If you think of energy efficiency in terms of power draw at the wall socket alone, the E-350 and Atom are our obvious champions. However, once you consider more targeted measures like the energy required to complete a task, today’s regular desktop processors can be surprisingly efficient. The long completion times of the Atom and Zacate systems put them at a disadvantage. Nevertheless, the E-350 on the brick PSU claws its way to the middle of the pack, several notches above the Atom D525 system.

Memory subsystem performance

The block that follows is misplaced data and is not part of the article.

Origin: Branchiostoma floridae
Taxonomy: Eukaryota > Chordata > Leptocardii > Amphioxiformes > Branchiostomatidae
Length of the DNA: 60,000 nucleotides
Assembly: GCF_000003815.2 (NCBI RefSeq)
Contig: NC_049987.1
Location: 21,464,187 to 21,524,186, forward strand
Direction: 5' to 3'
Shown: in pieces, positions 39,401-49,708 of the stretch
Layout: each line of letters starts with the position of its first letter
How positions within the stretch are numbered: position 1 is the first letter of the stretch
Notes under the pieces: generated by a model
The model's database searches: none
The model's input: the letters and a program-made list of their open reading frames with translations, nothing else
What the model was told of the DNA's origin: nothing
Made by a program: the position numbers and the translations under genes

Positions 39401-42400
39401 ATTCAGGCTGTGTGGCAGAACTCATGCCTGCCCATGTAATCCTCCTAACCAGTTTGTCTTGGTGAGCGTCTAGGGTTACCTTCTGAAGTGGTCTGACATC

These results don’t always track directly with real-world performance, but they do give us some insights into the CPU and system architectures involved. For this first test, the graph is pretty crowded. We’ve tried to be selective, only choosing a subset of the CPUs tested. This test is multithreaded, so more cores—with associated L1 and L2 caches—can lead to higher throughput.

These results nicely serve to orient our expectations for the Zacate-versus-Atom showdown ahead by illustrating how closely matched the two are in terms of cache size and speed. This test does benefit from the presence of additional cores (and thus caches), but even an older dual-core CPU like the Pentium Extreme Edition 840—essentially two Pentium 4s glued together—roughly doubles the cache bandwidth of the little guys.